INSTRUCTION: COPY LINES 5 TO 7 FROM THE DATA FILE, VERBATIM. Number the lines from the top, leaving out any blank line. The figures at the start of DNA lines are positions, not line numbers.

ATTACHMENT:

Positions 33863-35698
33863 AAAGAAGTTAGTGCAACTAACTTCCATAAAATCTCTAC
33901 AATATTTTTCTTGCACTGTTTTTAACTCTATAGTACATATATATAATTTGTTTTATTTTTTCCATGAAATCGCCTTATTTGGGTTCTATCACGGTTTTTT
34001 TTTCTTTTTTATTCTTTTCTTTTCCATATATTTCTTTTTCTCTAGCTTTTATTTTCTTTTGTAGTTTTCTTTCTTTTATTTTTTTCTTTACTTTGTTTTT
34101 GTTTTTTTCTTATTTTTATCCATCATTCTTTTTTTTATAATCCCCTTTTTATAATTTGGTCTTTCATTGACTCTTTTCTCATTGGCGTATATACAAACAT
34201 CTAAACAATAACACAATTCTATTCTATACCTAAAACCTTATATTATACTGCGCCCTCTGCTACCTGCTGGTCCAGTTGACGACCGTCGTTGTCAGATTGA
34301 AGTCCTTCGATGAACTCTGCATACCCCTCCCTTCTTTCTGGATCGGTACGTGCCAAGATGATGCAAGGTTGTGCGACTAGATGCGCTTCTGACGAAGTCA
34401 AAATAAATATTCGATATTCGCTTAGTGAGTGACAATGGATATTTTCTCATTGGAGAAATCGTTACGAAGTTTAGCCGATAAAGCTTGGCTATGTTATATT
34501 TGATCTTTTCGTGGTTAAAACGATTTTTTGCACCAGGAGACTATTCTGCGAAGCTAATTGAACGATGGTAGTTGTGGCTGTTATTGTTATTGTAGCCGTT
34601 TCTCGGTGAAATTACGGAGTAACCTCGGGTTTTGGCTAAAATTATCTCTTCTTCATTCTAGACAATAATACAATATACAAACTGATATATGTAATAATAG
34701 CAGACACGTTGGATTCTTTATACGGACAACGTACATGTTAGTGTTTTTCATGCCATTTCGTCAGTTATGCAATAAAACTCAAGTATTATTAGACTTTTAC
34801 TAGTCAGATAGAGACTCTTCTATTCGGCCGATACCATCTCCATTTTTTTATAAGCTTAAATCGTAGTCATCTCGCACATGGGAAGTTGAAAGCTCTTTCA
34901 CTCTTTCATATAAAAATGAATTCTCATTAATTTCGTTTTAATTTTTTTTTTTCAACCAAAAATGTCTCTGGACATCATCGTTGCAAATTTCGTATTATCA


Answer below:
34101 GTTTTTTTCTTATTTTTATCCATCATTCTTTTTTTTATAATCCCCTTTTTATAATTTGGTCTTTCATTGACTCTTTTCTCATTGGCGTATATACAAACAT
34201 CTAAACAATAACACAATTCTATTCTATACCTAAAACCTTATATTATACTGCGCCCTCTGCTACCTGCTGGTCCAGTTGACGACCGTCGTTGTCAGATTGA
34301 AGTCCTTCGATGAACTCTGCATACCCCTCCCTTCTTTCTGGATCGGTACGTGCCAAGATGATGCAAGGTTGTGCGACTAGATGCGCTTCTGACGAAGTCA